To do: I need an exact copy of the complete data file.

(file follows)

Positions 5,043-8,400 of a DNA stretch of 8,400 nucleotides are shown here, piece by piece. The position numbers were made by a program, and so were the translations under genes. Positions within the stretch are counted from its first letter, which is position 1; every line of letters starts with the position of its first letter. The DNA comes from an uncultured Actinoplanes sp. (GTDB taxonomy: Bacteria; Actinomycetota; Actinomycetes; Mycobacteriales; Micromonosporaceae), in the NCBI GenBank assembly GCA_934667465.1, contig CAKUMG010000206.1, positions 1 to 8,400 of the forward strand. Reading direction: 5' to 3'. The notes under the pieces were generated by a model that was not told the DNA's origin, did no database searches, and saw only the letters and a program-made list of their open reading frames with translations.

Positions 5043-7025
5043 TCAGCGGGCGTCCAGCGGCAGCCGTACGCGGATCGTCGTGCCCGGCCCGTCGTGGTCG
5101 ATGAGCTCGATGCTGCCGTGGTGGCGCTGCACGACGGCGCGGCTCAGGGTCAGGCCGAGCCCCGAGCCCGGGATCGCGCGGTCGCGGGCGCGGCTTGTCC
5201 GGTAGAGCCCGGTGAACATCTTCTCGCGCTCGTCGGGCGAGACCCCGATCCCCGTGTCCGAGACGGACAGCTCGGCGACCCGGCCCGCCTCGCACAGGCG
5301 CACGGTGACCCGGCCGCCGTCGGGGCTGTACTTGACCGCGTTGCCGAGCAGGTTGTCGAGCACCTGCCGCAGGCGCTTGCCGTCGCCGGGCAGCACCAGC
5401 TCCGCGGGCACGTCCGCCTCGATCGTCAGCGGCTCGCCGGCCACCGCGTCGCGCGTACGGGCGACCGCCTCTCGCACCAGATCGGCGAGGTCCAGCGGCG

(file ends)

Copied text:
Positions 5,043-8,400 of a DNA stretch of 8,400 nucleotides are shown here, piece by piece. The position numbers were made by a program, and so were the translations under genes. Positions within the stretch are counted from its first letter, which is position 1; every line of letters starts with the position of its first letter. The DNA comes from an uncultured Actinoplanes sp. (GTDB taxonomy: Bacteria; Actinomycetota; Actinomycetes; Mycobacteriales; Micromonosporaceae), in the NCBI GenBank assembly GCA_934667465.1, contig CAKUMG010000206.1, positions 1 to 8,400 of the forward strand. Reading direction: 5' to 3'. The notes under the pieces were generated by a model that was not told the DNA's origin, did no database searches, and saw only the letters and a program-made list of their open reading frames with translations.

Positions 5043-7025
5043 TCAGCGGGCGTCCAGCGGCAGCCGTACGCGGATCGTCGTGCCCGGCCCGTCGTGGTCG
5101 ATGAGCTCGATGCTGCCGTGGTGGCGCTGCACGACGGCGCGGCTCAGGGTCAGGCCGAGCCCCGAGCCCGGGATCGCGCGGTCGCGGGCGCGGCTTGTCC
5201 GGTAGAGCCCGGTGAACATCTTCTCGCGCTCGTCGGGCGAGACCCCGATCCCCGTGTCCGAGACGGACAGCTCGGCGACCCGGCCCGCCTCGCACAGGCG
5301 CACGGTGACCCGGCCGCCGTCGGGGCTGTACTTGACCGCGTTGCCGAGCAGGTTGTCGAGCACCTGCCGCAGGCGCTTGCCGTCGCCGGGCAGCACCAGC
5401 TCCGCGGGCACGTCCGCCTCGATCGTCAGCGGCTCGCCGGCCACCGCGTCGCGCGTACGGGCGACCGCCTCTCGCACCAGATCGGCGAGGTCCAGCGGCG